For defining key molecular drivers of breast carcinogenesis and for establishing second-line therapeutic approaches for the treatment of breast cancer.
- Vishva M. Dixit, MD, vice president of research; staff scientist, Department of Physiological Chemistry, Genentech, Inc., South San Francisco, California
For uncovering the role of caspases and associated signaling molecules in death receptor-mediated cell death and immune responses.
- Jennifer A. Doudna, PhD, Howard Hughes Medical Institute investigator; Li Ka Shing chancellor's chair in biomedical and health sciences; professor, Departments of Molecular and Cell Biology and Chemistry, UC Berkeley, Berkeley, California
For revealing bacterial mechanisms of viral immunity and for contributions to the development of the CRISPR-Cas9 system used to manipulate genomic DNA.
- Carl H. June, MD, Richard W. Vague professor in immunotherapy, Department of Pathology and Laboratory Medicine; director, Center for Cellular Immunotherapies; director, Parker Institute for Cancer Immunotherapy, University of Pennsylvania School of Medicine, Abramson Cancer Center, Philadelphia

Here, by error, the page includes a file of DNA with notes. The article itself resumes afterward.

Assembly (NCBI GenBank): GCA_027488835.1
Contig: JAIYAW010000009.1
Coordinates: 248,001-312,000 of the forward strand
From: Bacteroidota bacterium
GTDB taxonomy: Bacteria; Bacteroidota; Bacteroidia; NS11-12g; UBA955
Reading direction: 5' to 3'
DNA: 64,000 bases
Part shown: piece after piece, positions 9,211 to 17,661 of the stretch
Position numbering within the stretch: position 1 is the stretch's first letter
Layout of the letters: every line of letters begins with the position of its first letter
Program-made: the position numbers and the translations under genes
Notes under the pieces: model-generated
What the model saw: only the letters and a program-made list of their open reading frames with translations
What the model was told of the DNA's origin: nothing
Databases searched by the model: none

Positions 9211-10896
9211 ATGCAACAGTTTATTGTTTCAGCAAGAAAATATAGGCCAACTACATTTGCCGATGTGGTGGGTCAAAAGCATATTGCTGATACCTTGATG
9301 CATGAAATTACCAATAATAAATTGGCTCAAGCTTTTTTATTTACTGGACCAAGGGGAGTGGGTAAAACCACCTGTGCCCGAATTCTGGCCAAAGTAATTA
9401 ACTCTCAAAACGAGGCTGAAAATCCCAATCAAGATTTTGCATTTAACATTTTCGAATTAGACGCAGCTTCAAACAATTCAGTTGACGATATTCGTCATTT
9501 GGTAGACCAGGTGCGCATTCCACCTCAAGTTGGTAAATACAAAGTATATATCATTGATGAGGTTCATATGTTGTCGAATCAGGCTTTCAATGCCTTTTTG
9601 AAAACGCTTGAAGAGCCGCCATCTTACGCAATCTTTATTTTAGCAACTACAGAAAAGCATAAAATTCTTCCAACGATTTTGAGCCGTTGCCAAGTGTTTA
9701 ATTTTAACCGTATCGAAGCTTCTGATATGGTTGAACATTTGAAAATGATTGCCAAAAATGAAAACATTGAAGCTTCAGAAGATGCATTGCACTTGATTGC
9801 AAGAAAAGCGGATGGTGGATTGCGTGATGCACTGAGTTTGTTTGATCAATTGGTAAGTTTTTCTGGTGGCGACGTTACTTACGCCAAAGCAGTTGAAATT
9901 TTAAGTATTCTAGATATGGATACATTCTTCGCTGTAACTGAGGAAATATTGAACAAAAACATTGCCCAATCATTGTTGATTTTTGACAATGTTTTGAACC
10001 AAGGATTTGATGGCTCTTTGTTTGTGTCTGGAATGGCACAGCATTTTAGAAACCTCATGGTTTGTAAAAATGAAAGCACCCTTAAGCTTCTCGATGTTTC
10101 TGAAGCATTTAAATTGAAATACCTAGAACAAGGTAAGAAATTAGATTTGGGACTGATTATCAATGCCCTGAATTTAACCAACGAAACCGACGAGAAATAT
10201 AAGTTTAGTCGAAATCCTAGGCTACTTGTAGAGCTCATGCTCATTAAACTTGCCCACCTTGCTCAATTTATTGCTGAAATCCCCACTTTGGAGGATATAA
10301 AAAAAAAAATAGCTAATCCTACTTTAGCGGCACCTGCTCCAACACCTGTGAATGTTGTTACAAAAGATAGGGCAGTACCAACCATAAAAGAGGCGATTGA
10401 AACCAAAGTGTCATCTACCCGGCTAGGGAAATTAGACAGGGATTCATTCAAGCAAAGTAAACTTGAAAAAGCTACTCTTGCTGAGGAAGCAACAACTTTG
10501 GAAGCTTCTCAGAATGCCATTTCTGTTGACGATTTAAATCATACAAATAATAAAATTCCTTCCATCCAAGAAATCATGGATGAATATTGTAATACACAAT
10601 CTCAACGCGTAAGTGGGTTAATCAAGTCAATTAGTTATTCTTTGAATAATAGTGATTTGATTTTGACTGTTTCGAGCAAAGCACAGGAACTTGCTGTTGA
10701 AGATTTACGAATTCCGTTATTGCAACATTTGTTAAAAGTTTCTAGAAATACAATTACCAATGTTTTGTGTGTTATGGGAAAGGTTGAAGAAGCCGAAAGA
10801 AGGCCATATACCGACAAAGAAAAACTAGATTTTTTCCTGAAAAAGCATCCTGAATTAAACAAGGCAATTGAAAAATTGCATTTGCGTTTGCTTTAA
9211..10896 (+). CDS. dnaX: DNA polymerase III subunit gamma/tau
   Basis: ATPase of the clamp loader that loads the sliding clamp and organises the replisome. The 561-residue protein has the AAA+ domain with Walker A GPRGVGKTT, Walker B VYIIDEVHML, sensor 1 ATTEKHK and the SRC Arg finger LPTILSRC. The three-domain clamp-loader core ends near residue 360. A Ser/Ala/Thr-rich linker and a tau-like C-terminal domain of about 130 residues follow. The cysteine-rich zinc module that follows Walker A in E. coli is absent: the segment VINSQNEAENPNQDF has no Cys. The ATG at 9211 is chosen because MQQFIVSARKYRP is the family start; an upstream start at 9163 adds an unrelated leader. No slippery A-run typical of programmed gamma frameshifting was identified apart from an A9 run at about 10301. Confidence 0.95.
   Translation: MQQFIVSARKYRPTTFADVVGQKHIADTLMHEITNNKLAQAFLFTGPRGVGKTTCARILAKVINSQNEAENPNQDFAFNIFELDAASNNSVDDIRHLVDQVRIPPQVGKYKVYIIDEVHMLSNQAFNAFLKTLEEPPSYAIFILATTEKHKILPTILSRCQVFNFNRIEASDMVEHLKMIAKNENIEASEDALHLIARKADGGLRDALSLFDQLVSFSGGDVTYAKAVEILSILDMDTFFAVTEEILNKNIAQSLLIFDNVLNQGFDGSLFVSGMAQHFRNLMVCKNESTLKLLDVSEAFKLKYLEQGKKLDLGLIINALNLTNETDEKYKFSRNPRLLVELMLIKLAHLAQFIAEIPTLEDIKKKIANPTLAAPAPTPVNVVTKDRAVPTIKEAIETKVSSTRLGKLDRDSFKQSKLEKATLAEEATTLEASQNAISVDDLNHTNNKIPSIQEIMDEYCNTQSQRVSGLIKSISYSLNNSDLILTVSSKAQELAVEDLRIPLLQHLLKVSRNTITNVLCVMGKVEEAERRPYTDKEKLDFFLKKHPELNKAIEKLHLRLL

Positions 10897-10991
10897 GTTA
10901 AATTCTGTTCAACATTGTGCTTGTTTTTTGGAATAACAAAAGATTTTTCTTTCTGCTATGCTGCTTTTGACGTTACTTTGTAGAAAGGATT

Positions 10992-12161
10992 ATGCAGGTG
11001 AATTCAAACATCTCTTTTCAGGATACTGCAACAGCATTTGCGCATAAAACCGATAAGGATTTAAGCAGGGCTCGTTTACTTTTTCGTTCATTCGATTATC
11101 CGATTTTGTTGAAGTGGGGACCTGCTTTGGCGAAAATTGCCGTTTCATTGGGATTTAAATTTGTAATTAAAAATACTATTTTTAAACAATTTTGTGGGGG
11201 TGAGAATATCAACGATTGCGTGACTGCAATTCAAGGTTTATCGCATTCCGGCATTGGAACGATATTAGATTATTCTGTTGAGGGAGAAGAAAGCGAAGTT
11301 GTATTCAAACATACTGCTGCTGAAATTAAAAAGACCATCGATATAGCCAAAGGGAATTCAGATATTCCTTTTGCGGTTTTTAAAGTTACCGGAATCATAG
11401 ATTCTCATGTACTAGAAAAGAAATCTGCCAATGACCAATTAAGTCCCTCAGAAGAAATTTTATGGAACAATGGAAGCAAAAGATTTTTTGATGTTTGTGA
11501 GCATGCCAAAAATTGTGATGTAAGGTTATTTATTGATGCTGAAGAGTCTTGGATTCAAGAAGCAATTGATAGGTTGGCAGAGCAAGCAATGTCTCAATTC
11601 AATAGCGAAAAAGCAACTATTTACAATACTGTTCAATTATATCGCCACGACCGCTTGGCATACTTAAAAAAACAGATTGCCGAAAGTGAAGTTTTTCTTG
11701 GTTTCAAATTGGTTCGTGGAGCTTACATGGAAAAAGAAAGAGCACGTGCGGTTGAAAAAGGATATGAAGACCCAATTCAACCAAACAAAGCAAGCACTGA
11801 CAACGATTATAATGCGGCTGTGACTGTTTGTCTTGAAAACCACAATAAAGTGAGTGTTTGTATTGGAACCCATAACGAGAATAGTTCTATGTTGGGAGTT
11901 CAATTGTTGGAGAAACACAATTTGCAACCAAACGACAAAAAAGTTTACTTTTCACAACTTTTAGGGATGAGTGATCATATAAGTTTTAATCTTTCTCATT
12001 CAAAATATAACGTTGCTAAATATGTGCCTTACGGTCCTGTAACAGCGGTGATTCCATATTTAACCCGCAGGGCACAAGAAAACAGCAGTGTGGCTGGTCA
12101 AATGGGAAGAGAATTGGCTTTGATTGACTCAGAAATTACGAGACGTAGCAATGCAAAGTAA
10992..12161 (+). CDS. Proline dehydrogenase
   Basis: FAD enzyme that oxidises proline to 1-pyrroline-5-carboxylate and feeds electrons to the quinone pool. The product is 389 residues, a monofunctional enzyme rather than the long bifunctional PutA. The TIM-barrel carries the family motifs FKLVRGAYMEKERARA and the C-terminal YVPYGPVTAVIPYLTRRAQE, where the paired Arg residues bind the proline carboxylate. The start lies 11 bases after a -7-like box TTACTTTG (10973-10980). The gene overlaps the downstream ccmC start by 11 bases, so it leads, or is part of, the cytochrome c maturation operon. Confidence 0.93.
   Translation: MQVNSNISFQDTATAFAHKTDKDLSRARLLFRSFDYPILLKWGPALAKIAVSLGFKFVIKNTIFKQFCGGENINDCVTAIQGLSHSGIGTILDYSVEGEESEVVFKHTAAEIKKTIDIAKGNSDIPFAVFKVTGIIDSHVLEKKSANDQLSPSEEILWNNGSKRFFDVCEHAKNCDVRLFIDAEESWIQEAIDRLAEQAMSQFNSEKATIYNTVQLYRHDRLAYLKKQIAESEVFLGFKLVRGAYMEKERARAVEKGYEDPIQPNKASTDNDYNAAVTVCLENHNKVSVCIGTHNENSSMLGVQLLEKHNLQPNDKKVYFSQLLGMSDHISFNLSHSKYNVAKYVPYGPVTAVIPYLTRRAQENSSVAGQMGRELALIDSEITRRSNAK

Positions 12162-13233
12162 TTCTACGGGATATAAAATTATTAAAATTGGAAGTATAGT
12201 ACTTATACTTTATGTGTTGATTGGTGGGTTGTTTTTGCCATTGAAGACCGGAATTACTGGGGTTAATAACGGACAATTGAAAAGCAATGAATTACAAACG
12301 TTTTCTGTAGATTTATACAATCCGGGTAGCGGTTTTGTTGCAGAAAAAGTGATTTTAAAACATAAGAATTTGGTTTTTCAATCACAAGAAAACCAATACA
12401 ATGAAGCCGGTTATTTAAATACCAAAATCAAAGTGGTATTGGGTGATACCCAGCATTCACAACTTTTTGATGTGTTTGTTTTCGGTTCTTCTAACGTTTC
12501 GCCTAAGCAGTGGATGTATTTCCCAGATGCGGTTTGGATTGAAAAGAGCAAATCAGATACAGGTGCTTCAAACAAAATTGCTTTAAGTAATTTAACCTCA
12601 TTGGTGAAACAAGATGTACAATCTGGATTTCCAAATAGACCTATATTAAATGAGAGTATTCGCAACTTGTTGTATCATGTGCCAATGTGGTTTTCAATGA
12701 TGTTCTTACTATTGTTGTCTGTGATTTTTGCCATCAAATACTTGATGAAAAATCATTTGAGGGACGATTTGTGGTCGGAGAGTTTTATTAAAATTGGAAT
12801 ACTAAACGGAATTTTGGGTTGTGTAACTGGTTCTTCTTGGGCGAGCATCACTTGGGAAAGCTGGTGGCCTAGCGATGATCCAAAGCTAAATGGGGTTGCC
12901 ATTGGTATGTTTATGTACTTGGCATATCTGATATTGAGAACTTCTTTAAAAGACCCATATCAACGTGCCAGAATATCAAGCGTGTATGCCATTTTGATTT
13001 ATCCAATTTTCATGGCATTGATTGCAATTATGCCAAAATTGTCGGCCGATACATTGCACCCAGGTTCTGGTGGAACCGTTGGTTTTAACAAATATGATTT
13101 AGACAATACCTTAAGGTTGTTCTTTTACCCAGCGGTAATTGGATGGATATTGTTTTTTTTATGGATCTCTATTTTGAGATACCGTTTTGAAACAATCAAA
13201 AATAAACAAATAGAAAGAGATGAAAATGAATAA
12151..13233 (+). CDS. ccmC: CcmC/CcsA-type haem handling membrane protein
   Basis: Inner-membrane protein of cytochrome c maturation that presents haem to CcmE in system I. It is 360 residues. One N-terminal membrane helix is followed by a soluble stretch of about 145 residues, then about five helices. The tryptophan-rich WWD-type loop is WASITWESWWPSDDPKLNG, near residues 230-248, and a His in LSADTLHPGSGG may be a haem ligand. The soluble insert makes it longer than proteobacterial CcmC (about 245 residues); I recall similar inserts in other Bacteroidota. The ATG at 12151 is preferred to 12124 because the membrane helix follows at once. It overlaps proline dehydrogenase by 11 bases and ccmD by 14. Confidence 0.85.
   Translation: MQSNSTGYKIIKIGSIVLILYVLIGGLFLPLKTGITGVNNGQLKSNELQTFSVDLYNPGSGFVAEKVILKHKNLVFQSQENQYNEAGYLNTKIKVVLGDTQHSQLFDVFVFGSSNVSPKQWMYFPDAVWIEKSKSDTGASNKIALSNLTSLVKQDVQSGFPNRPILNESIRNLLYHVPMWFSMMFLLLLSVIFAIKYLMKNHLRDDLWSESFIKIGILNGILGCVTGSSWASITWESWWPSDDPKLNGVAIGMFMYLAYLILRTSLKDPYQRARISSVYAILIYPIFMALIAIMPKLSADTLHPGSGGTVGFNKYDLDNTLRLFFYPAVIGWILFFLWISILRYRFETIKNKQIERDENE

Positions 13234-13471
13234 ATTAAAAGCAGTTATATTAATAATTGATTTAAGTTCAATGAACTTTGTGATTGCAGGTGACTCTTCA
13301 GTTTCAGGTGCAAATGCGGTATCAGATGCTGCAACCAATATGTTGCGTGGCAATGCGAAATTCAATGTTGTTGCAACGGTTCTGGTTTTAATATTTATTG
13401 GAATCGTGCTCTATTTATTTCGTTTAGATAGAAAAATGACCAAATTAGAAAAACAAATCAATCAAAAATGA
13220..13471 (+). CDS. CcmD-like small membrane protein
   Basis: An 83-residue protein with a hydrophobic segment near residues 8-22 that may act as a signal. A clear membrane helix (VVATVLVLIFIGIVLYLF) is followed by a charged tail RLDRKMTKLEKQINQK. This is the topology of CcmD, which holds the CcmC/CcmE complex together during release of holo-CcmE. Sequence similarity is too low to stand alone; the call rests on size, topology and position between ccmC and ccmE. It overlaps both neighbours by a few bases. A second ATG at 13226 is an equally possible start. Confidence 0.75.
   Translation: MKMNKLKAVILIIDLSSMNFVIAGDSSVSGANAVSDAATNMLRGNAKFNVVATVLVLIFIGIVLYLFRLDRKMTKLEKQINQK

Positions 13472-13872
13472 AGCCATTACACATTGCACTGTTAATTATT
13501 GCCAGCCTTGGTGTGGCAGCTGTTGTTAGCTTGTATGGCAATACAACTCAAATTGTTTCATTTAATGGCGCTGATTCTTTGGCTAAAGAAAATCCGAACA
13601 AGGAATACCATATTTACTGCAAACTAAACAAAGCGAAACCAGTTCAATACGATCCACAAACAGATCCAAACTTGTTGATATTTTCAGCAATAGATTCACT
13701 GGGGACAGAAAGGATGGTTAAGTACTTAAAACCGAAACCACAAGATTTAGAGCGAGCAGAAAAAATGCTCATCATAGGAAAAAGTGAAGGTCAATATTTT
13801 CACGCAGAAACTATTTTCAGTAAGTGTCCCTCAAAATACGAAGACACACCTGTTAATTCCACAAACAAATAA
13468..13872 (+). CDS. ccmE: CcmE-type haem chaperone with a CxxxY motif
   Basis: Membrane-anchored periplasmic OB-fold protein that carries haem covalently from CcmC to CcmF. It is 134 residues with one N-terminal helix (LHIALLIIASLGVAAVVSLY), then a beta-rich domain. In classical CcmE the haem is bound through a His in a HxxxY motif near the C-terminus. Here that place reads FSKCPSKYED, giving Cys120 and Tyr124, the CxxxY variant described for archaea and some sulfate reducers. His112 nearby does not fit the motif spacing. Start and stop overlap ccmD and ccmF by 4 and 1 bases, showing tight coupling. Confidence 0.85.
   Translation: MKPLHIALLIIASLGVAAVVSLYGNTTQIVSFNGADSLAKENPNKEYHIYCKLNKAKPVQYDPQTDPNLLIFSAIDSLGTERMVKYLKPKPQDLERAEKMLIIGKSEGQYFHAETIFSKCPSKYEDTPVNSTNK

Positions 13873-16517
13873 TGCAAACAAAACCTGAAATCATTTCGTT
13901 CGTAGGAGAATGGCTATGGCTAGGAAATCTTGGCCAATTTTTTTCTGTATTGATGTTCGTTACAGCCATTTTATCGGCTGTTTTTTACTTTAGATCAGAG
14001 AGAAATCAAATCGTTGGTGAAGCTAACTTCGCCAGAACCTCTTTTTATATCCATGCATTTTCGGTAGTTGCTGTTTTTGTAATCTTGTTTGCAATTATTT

For designing chimeric antigen receptor T cell immunotherapy for the treatment of refractory and relapsed chronic lymphocytic leukemia.
- Michael Karin, PhD, distinguished professor of pharmacology, University of California, San Diego, La Jolla
For categorizing how environmental stress, hormones, inflammation, and obesity activate key signaling pathways involved in cancer.
- Michael B. Kastan, MD, PhD, executive director, Duke Cancer Institute; William and Jane Shingleton professor of pharmacology and cancer biology; professor of pediatrics, Duke University School of Medicine, Durham, North Carolina
For ascertaining key steps of the DNA damage response pathway, deciphering mechanisms of p53-mediated cell cycle inhibition, and for defining the role of ATM in modulating mitochondrial function, insulin signaling, and cellular metabolism.
- Tomas Lindahl, MD, FRS, emeritus scientist, Francis Crick Institute, London
For advancing the understanding of DNA damage repair through his discovery of the process of base excision repair and for isolating and characterizing several key components of the DNA repair machinery.
- Paul L. Modrich, PhD, James B. Duke professor of biochemistry and Howard Hughes Medical Institute investigator, Duke University Medical Center, Durham, North Carolina
For clarifying the mechanisms of DNA mismatch repair and demonstrating its role in the onset of various cancers including hereditary nonpolyposis colon cancer.
- Karen H. Vousden, PhD, professor, The Crick Institute; chief scientist, Cancer Research UK, London
For describing various p53 regulatory mechanisms involved in carcinogenesis, including MDM2 inhibition of p53 function and the role of p53 upregulated modulator of apoptosis (PUMA) in p53-mediated cell death.
The AACR will formally induct its 2017 class of elected Fellows of the AACR Academy at the AACR Annual Meeting 2017, to be held in Washington, D.C., April 1-5.